The role of dyking and fault control in the rapid onset of eruption at Chaiten volcano, Chile. http://dx.doi.org/10.1038/nature10541Revista : Nature
Volumen : 478
Número : 7369
Páginas : 374-377
Tipo de publicación : ISI Ir a publicación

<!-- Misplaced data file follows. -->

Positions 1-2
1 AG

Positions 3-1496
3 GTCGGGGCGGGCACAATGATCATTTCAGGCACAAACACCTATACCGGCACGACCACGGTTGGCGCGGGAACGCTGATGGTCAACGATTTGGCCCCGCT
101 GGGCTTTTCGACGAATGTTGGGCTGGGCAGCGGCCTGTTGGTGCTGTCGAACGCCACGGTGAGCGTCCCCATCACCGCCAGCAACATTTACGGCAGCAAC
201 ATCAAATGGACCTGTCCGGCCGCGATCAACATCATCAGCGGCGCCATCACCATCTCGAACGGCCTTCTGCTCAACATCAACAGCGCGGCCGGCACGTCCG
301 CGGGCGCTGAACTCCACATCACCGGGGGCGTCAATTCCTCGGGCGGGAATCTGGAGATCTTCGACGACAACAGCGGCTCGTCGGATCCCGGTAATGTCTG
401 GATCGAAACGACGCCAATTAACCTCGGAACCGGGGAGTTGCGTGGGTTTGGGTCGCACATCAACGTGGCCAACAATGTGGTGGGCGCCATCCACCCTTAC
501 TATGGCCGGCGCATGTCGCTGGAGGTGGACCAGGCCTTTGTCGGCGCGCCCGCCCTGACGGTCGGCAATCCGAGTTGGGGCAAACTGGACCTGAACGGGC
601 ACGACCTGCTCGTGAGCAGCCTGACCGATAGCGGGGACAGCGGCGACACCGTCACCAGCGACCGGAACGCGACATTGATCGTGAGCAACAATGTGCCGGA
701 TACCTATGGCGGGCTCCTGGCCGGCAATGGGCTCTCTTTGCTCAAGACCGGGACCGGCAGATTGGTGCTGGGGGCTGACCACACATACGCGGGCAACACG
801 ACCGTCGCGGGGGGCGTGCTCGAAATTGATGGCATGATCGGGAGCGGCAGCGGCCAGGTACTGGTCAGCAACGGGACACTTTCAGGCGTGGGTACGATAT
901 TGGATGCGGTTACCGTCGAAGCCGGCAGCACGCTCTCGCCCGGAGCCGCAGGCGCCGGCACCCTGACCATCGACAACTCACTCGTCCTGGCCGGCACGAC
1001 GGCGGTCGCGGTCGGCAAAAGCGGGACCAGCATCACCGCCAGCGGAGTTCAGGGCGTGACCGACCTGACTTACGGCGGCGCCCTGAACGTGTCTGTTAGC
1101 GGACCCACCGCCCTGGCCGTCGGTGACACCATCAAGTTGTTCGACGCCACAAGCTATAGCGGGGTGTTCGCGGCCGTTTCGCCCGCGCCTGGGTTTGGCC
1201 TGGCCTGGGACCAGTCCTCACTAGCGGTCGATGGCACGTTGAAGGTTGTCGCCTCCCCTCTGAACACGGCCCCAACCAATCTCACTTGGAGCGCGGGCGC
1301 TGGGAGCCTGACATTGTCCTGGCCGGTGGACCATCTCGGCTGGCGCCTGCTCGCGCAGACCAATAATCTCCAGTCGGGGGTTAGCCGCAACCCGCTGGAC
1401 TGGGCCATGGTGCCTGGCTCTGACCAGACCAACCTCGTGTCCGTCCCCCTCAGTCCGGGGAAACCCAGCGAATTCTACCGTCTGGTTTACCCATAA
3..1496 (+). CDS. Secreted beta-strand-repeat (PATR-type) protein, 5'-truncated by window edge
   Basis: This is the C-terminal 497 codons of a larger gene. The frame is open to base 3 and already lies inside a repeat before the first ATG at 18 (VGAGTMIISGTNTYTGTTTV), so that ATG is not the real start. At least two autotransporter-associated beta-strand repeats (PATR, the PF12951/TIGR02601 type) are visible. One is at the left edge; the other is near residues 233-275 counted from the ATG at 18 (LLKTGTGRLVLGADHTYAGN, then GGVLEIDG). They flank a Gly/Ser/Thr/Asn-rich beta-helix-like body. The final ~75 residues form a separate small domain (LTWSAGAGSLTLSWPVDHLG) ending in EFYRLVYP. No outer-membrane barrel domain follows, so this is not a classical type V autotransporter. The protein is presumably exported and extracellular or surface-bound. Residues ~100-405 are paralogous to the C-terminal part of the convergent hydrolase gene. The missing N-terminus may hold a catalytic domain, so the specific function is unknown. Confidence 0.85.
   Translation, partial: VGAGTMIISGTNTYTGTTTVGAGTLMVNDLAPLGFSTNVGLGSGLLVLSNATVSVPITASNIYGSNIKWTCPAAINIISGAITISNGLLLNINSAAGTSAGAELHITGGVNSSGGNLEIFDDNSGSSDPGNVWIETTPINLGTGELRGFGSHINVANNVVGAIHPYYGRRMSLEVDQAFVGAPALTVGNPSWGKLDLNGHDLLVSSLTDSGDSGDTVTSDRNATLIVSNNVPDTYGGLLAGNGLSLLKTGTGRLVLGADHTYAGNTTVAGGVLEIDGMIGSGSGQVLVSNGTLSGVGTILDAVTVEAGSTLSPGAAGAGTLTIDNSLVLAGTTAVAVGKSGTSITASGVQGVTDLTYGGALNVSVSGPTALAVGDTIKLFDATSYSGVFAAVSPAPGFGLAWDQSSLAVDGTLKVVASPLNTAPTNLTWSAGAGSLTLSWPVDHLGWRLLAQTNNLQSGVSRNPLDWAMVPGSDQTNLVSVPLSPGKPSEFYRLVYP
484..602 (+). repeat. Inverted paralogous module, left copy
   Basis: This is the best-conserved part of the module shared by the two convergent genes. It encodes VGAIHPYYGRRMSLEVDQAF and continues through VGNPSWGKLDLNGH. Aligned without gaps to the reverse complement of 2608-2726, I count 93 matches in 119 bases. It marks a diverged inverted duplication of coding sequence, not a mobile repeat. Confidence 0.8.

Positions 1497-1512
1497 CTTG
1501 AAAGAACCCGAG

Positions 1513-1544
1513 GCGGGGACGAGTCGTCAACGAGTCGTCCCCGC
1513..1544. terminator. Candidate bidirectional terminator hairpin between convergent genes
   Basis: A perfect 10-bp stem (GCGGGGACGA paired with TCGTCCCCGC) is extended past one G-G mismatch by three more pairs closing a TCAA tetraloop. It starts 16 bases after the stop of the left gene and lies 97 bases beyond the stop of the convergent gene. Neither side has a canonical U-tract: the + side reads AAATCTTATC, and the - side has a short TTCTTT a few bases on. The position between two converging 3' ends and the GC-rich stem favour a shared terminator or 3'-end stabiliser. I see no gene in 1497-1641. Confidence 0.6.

Rhyolite is the most viscous of liquid magmas, so it was surprising that on 2 May 2008 at Chaiten Volcano, located in Chile’s southern Andean volcanic zone, rhyolitic magma migrated from more than 5 km depth in less than 4 hours (ref. 1) and erupted explosively with only two days of detected precursory seismic activity(2). The last major rhyolite eruption before that at Chaiten was the largest volcanic eruption in the twentieth century, at Novarupta volcano, Alaska, in 1912. Because of the historically rare and explosive nature of rhyolite eruptions and because of the surprisingly short warning before the eruption of the Chaiten volcano, any information about the workings of the magmatic system at Chaiten, and rhyolitic systems in general, is important from both the scientific and hazard perspectives. Here we present surface deformation data related to the Chaiten eruption based on radar interferometry observations from the Japan Aerospace Exploration Agency (JAXA) DAICHI (ALOS) satellite. The data on this explosive rhyolite eruption indicate that the rapid ascent of rhyolite occurred through dyking and that melt segregation and magma storage were controlled by existing faults.